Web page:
An email from Stardock

As you may know if you’ve been reading for a while, I’m a gamer.  Have been pretty much my whole life.  In fact, it was the prospect of creating my own video games that first got me into programming.

A while back, I purchased Elemental, the latest game by Stardock, a company with a reputation for making high-quality games and for being a lot more ethical than many gaming companies.  Their Sins of a Solar Empire was the best-selling game of 2008, for example, even though they refused to put any DRM on their software.  (So much for piracy destroying sales!)  They’re also the guys who created Impulse, a Steam competitor that ended up getting bought by GameStop last year.

Elemental, unfortunately, was not a high-quality game.  The basic concept was decent–not exceptional, but not *bad* either–but the game itself was a slow, crashy, bug-ridden mess.  Several patches over the course of several months eventually got it to a mostly-decent state, but in no way did it live up to expectations.

They just did something that does a lot to redeem them in my eyes.  I woke up this morning with the following letter in my email:

Dear Stardock Customer,

If you’re receiving this email it means you purchased Elemental: War of Magic before November 1, 2010.

Elemental: War of Magic was a game we had very high hopes for. Unfortunately, it was a disappointment both to us, as well as to many of our customers. Stardock’s success in its nineteen years of existence has been because people know when they buy something with our name on it, it’ll be excellent. With Elemental: War of Magic, we failed that expectation.

For the past year, Stardock has been working on something new — Elemental: Fallen Enchantress. We went back to the drawing board to create not an expansion, but rather a new game in the Elemental universe.

Fallen Enchantress is currently in beta. The beta has already been added to your Stardock account and the final version will automatically be added free of charge on the day of release.

To access the beta, visit: [download link].

We hope you find Elemental: Fallen Enchantress to be a game that lives up to the expectations you had for War of Magic. We thank you for your support and we look forward to your feedback.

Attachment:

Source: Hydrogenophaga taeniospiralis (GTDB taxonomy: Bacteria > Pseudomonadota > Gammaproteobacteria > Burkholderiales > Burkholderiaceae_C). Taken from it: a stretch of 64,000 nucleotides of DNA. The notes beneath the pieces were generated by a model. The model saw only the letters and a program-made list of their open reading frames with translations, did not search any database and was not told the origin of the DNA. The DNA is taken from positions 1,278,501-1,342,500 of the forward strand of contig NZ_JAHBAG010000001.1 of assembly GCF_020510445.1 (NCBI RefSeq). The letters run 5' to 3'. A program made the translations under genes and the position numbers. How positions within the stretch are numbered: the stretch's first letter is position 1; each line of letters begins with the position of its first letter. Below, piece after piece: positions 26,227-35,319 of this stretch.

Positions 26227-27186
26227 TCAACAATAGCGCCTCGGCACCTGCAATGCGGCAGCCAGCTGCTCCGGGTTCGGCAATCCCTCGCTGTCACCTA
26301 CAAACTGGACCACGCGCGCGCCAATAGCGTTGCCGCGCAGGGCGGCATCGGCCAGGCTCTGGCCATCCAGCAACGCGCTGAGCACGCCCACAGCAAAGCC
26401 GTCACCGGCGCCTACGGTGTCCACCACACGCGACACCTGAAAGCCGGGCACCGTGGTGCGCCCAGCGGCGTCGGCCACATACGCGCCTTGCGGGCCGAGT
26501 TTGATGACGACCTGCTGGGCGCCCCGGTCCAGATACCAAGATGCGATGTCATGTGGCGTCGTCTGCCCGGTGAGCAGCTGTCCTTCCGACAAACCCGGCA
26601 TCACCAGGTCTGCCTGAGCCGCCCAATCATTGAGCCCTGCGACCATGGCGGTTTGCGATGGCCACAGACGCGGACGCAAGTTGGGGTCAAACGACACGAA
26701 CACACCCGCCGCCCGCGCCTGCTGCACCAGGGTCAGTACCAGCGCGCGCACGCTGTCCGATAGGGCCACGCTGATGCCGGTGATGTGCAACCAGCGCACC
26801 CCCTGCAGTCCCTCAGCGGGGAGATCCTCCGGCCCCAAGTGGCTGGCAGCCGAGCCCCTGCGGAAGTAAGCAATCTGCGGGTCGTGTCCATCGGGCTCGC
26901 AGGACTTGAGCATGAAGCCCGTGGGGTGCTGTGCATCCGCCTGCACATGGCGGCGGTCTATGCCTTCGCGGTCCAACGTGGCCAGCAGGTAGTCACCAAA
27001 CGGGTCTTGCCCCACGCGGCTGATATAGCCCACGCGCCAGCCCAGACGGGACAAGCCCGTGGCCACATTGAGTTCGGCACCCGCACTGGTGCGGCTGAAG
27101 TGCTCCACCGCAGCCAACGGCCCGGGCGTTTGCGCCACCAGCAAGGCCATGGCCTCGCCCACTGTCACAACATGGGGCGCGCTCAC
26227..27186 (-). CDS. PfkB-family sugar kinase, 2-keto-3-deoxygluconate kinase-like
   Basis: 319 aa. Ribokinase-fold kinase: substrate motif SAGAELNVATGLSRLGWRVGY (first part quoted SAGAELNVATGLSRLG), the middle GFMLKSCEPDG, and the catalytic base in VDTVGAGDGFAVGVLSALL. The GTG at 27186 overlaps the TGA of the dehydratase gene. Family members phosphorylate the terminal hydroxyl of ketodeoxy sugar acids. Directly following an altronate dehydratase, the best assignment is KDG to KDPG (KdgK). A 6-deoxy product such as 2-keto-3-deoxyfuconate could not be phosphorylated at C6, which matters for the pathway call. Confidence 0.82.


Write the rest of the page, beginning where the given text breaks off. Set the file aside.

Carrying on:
Brad Wardell – President & CEO
Stardock Entertainment

I really appreciate that.  They didn’t have any obligation to do that, but it’s the right thing to do.  When your customers pay for something and then obviously do not get their money’s worth, you acknowledge it and find a way to make up for it.  If only more game companies (or software companies in general) out there had leaders with Brad Wardell’s conscience and sense of responsibility…


  1. François says:

    Yep, 100% agree.
    Some have lessons to learn from such an example.
    Especially when you compare to the infamous Avenger controller debacle (Ocean Marketing).

  2. Xander says:

    To the best of my memory, I have NEVER seen a company so blatantly go against the grain when it comes to customer satisfaction on such a global scale. Bravo!

    I’ve seen companies give one-offs to one person when they seriously start griping about product quality, although I’ve never been there.

    I’ll have to start looking at Stardock for some online games. True that Sins was AWESOME, and I forgot they were the publisher.

  3. Medium says:

    I am… I just do not know how to say it. This is just how I want my wold to be. SOASA was among the very few games I actually bought after trying it by “questionable” means, because it simply was worth it. This just confirms it. VERY much. Companies like these, which are concerned with the actual quality of their products, with what an educated customer wants to hold in it’s hand – these are the true heroes of today, that just simply deserve our (and anyones) support. Money- and criticism wise.
    Unlike Ubisoft and EA and their likes, these guys will see many more bucks from me than most game developers these days. Thanks for pointing out, that my “buy THIS”-decision was spot on!

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